Christ's reference to his and Christianity's
glory at the moment of the Greeks' appearance tells a big story
of the historical influence exercised by Hellenism in the spreading
of Christianity. In particular, Alexandria, a creation by Alexander
and the Macedonian Ptolemies, played a most significant role in
the propagation of Christianity's bright light.
The first theological School of Catechism was
set up in Alexandria in 160 A.D. and played a most important role
until 405 A.D., during the heyday of the neo-Platonic philosophy.
During that period, Christianity needed the Hellenic philosophy
and language in order to accomplish its great mission. The first
Christian evangelists grew up in Alexandria and were formed by
the Hellenic language and culture.
The marriage of Christianity and Hellenic philosophy
was consumated in Alexandria under the guidance of Clemes and
Origenis. The three Early Fathers of the Church combined theological
education and Greek culture.
"The civilisation of the Hellenistic period
(a creation of Alexander the Great and his successors who followed
him)", writes Abraham Rankowitz, the Russian Academician
of the Soviet Union, "...along with the Roman and the Byzantine
Empires and the peoples of Asia Minor, played a most important
role in today's civilisation".
The conversion of the Slavs to Christianity
by the Greek monks Methodius and Cyrillus, an event which marked
deeply European history, must be placed in a continuum to the
importance of Byzantium, and as an extension, of the civilisation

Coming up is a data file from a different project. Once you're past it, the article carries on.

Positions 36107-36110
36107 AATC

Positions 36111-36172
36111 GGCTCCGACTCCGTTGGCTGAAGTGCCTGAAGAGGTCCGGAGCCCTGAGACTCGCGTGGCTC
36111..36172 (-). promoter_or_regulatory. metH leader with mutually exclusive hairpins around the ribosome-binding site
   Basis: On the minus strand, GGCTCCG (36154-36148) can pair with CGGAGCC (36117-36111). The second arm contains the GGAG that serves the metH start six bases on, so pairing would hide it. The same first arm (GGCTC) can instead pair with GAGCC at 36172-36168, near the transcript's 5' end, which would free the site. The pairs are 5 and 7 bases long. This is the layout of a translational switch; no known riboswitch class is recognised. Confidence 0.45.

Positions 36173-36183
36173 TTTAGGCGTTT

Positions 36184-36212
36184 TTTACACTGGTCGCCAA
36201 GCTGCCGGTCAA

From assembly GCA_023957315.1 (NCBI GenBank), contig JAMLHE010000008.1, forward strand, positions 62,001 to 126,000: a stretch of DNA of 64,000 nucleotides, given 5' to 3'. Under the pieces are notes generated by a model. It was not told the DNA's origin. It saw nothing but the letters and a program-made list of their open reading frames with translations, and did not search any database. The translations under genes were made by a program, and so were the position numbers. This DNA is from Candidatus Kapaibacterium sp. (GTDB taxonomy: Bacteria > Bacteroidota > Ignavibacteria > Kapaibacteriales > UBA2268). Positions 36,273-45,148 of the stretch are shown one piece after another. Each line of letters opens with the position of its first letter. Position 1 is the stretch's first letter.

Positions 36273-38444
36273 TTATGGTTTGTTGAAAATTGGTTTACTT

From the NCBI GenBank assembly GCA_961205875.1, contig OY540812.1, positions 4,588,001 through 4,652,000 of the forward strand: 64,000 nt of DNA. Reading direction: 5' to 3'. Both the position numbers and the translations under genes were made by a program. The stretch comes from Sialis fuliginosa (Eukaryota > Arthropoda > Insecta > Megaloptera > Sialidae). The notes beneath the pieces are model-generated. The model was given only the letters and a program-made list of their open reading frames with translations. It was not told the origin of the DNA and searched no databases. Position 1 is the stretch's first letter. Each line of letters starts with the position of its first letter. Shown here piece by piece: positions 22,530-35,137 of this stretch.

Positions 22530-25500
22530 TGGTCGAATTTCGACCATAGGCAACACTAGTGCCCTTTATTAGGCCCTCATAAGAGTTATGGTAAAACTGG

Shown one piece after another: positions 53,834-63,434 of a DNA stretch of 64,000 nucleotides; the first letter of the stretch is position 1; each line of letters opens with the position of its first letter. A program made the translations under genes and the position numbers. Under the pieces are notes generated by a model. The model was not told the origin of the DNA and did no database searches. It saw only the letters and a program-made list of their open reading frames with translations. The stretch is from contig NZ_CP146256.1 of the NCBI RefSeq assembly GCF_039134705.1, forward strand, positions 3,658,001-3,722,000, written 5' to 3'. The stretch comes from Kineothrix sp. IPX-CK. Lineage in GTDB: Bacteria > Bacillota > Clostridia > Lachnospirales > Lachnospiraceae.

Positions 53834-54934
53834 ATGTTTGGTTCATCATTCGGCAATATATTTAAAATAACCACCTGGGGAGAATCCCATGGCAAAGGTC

of the Hellenistic period.
On April 22 1990, Pope John Paul, speaking
in Czechoslovakia, declared "the fact that we, Slavs, became
Christian, we owe to the the Greek monks Methodius and Cyrillus,
who were born in Salonika of Macedonia, and established the Hellenic
and Byzantine tradition in Europe".
The substructure of the civilisation of the
Hellenistic period, and especially the greatness, the presents
and the interest of the Byzantine Emperors, established and developed
the unique monastic city in Mt. Athos, this thousand year old
jewel box of Hellenism and Orthodoxy.
The twenty Monasteries, the nearly 1,700 buildings,
the 100,000 square metre painted surfaces, the 15,000 mobile pictures,
the 15,000 manuscripts, some with pictures - all of them constitute
a highly valuable historical and archaelogical material which
has so far has not been scientifically evaluated.
Alexander was an instrument of God.
Arrianos, at the end of his book on Alexander,
writes "It seems to me that no other mortal could have achieved
so much without the power of God...".